I was sitting in the hot sun one afternoon in the Kurdish region of Northern Iraq in 1991. I was a member of the US military, and along with the United Nations High Commissioner for Refugees (UNHCR) we were establishing a security zone and refugee camp for the Kurdish people who had been displaced from their homes following their unsuccessful uprising against Saddam Hussein and his Desert Storm-defeated Iraqi Army.
In the course of setting up the refugee camp, we established a central point where potable (drinkable) water could be drawn from a gigantic water blivet (if you’ve never seen one, imagine an enormous whoopee cushion). The Kurds would fill their jugs at the water point and haul the water back to their camp site. In the course of many thousands of people filling up water jugs at a central point, there was a fair amount of water run-off, which formed into little rivers in the dirt.
The Kurds – as they and their ancestors have done for millennia – dammed up some of the mini-rivers to form small pools that they used to wash their feet. This became a popular foot-washing hangout for the refugees.
All this was fine, until someone in from either the UNHCR or US military looked upon this with a developed-world mindset and declared it unsanitary, being so close to a water point.
As I sat nearby, I watched the US Army Engineers descend upon the water point with an onslaught of heavy machinery and precision teamwork to solve this “problem”. I had a unique vantage point, where I could watch a highly efficient western aid effort apply the latest technologies and processes to create safe and effective water egress from a water point, and not far away watch a throng of confused Kurds wondering what was going on.
Within a very short period, ground had been properly graded, trenches had been dug, and gravel had been poured into the trenches. All the excess water disappeared, and the water point was returned to its mud-free, pristine beauty. The Engineers high-fived each other and took off to solve their next problem, leaving behind a bunch of Kurds looking upon the new system and wondering why they couldn’t wash their feet there anymore.
It was small snippet from one day of many, but I often think about it when I see situations involving groups of people come together to form business partnerships. To be sure, most of those start with more common language and social customs than the US-Kurdish story above, but in this day of global partnerships the differences between that story and a number of business partnerships I have seen aren’t all that great.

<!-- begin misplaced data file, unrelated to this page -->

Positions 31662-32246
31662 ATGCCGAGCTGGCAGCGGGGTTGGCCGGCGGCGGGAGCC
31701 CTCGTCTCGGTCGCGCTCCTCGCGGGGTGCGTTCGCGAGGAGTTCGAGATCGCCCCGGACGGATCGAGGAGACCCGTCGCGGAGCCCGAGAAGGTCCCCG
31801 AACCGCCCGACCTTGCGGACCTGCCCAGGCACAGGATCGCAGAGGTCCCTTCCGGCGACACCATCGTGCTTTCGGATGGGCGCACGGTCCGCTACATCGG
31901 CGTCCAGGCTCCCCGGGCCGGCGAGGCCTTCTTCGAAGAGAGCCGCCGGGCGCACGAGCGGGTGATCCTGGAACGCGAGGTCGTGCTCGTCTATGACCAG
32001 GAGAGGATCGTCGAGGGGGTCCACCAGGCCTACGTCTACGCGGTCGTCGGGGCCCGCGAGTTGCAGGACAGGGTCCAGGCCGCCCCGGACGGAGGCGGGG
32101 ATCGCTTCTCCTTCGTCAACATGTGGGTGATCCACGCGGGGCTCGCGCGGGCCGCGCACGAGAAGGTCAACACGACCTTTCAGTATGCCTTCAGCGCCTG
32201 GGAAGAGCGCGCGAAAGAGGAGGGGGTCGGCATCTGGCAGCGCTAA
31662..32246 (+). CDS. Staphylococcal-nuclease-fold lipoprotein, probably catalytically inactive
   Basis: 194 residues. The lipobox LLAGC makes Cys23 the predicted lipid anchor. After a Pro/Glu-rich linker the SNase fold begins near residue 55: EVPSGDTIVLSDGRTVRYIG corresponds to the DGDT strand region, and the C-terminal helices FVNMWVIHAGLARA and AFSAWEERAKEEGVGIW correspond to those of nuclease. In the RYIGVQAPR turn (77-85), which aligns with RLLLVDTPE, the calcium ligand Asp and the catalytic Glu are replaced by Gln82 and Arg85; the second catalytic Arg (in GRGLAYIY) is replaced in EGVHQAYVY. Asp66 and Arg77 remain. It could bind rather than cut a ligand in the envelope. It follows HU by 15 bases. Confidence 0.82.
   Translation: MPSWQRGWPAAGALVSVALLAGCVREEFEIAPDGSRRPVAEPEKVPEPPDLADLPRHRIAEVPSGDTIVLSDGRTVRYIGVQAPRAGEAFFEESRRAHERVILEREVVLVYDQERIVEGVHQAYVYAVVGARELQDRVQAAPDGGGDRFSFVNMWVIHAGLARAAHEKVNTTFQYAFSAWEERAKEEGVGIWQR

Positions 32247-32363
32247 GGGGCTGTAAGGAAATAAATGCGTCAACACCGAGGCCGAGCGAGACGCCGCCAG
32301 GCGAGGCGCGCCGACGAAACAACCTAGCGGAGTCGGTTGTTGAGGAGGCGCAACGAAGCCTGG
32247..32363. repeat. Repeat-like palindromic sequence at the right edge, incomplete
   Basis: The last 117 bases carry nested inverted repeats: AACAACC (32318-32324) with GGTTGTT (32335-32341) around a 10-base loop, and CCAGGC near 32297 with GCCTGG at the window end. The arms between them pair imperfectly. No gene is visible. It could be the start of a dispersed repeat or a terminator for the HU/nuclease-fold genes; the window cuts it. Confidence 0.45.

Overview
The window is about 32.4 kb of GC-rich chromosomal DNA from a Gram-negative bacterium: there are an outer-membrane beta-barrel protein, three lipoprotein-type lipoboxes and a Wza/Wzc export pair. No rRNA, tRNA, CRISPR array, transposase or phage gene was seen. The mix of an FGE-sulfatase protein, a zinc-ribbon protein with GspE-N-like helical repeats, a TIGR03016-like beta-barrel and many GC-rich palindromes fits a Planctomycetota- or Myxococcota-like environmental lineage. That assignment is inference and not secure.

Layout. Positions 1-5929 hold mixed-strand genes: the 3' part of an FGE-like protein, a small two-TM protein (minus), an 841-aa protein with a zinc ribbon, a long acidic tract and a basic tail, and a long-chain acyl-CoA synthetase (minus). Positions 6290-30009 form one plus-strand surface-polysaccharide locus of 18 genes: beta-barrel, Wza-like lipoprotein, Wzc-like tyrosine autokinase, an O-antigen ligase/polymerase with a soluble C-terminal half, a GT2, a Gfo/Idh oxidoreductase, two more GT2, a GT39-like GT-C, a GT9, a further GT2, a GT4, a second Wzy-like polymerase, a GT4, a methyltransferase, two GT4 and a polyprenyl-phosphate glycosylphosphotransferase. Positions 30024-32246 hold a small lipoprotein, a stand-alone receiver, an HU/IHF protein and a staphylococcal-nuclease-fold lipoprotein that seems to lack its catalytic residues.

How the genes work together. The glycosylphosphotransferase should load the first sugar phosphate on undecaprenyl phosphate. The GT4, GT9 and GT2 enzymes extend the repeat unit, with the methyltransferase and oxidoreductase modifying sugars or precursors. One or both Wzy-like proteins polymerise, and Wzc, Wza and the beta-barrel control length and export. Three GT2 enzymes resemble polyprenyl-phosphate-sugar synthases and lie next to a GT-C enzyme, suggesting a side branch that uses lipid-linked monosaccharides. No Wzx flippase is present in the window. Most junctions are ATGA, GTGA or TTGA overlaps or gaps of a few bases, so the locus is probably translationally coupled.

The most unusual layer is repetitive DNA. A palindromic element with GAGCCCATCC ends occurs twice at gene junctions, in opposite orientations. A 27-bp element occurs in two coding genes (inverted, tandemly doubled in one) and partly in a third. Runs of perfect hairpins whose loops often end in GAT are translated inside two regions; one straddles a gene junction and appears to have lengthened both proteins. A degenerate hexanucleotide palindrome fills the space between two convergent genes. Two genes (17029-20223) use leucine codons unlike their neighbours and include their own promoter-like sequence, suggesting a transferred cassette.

Although it doesn’t exactly roll off the tongue, I’ve always kept the term “goal congruency” in mind when I’m helping teams establish partnerships. Goal congruency refers to the simple idea that everyone has to be moving toward the same objective. Some specific ideas:
1. Establishing goal congruency is hard work and if it doesn’t feel like hard work, then it’s probably being ignored. When two companies are discussing a partnership, they incorrectly think they have established goal congruency around lightweight ideas such as “we both seek revenue growth”, or “our solutions will be strengthened”. Companies – and individuals – have very real objectives that lie beneath the surface of common partnership platitudes. If you don’t dig for them, which can be uncomfortable, then you may miss the one thing that can make or break the success of your venture.
2. Partnerships need to have a common language around success criteria. How will you know your partnership is working? What are the objective measurements? What assumptions must prove to be true in order for the partnership to achieve those measurements? Again – this is hard work, but it helps prevent one company from equating success with “efficient water run-off” while the other is silently thinking that success equals “clean feet”.
3. Power imbalances are often inherent in technology partnerships. In many partnerships there is what I often call the elephant/mouse dynamic – something I’ll write more about later. The power imbalance causes the elephant (big company) to exert too much pressure on the mouse (small company) because in many such cases they perceive the establishment of the partnership delivers more value to the mouse. Variations of “our partnership will make your company incredibly successful” are familiar to those who have been the mouse in these negotiations. If the power imbalances are not addressed through rigorous communication and governance, then at some point the elephant surprises the mouse one day with a couple tons of gravel and some earth-movers.
Despite the story about the water point, I was proud of what we accomplished during that spring in 1991, and certainly the many Kurdish friends I made there were happy with how quickly their security and basic human needs had been improved in such a short period of time. But the distance from a dusty refugee camp to the conference rooms of today are not all that great. People are people, and if you don’t take the time to inexpensively deal with potential communication problems early, then you’ll certainly expensively deal with them later.